Greater Boston area police double their base pay with overtime, detail work

Emma Plante, Reporter

In 2020, Capt. Richard McCusker of the Quincy Police Department made $263,000. The other top nine earners on Quincy’s payroll were members of the police force and all made more than $225,000. Mayor Thomas Koch made $160,000.

An analysis of eight payrolls for 2020, received through FOIA requests to cities and towns in the Greater Boston area including Quincy, Malden, Gloucester, Lawrance, Randolph and Bridgewater, showed that top earners were almost all members of law enforcement. Though the average annual wage for police officers in Massachusetts in 2019 was $72,000 a year, those making the most in these towns often earned upwards of $150,000 in 2020. 

In Quincy specifically, the average base pay, or the standard rate of pay, for police officers was about $73,000 a year. The average gross pay, or actual wages received, ended up being more than double that. Malden was similar, with an average base pay of $80,000, but an average gross of nearly $130,000. So where is the extra pay coming from?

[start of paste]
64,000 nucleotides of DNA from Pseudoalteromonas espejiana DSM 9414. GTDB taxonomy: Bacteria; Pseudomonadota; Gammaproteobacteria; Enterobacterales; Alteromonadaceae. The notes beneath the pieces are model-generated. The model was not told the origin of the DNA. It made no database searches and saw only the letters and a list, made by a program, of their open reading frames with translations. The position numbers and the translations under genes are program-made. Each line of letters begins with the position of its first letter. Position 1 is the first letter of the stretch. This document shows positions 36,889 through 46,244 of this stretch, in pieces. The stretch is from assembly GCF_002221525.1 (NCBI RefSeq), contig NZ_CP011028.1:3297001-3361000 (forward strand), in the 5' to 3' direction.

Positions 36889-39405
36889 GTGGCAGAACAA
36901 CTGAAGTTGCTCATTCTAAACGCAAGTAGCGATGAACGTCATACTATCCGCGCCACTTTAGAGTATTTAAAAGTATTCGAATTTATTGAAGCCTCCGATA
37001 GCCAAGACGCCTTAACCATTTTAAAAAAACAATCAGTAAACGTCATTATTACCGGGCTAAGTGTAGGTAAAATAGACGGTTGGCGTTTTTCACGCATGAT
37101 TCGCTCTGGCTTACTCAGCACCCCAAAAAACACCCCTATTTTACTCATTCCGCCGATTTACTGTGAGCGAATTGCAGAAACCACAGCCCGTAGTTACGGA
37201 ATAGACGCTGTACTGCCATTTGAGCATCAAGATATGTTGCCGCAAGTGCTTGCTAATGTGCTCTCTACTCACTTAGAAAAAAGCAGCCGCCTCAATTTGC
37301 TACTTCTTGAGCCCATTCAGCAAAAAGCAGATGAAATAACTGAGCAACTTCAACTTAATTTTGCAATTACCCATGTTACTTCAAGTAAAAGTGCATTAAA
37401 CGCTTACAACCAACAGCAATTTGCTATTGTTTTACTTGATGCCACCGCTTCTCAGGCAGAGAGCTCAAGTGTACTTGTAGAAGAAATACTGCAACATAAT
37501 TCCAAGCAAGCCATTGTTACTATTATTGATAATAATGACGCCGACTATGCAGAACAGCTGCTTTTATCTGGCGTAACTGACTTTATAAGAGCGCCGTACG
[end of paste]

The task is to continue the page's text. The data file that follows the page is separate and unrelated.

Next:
Though not all of the payrolls broke it down, the data from Malden showed that police officers were largely making up the difference through overtime and detail work. On average, officers in that city were making $9,000 of overtime and almost $40,000 in detail last year. Lawrence’s payroll had an “other” category, showing that about $50,000 of each officer’s pay came from “other” work. 

“Detail work is usually being outside with a construction crew directing the flow of traffic, and that’s one of the big ways of making detail and overtime,” said Dr. Jack McDevitt, a professor in criminology and criminal justice at Northeastern University. This summer, he was appointed by university president Joseph Aoun to chair a board focused on improving the Northeastern University Police Department.

“In some states, civilians do it, but in Massachusetts, there’s been efforts against that.”

“They’d rather they do it than a civilian, they think it’s safer. There may be something to that, but you have to decide if it’s worth that investment of money,” said McDevitt.

The law change over a decade ago prompted anger from the police. Even in 2010, some officers threatened to arrest a construction worker directing traffic around a site. Though oftentimes detail work is paid by private contractors, it can work its way back to the taxpayer, says McDevitt.

“There are obviously things that are paid by a city, like police detail at protests or the Boston Marathon.”

Overtime, too, has been a cause for concern. There was the recent Troop E overtime scandal, in which 22 officers in the Massachusetts State Police department submitted false payroll records allowing them to collect pay for overtime hours they didn’t work. 

“A lot of towns and cities are really good about it, but it was obviously widespread in the Massachusetts State Police,” said McDevitt.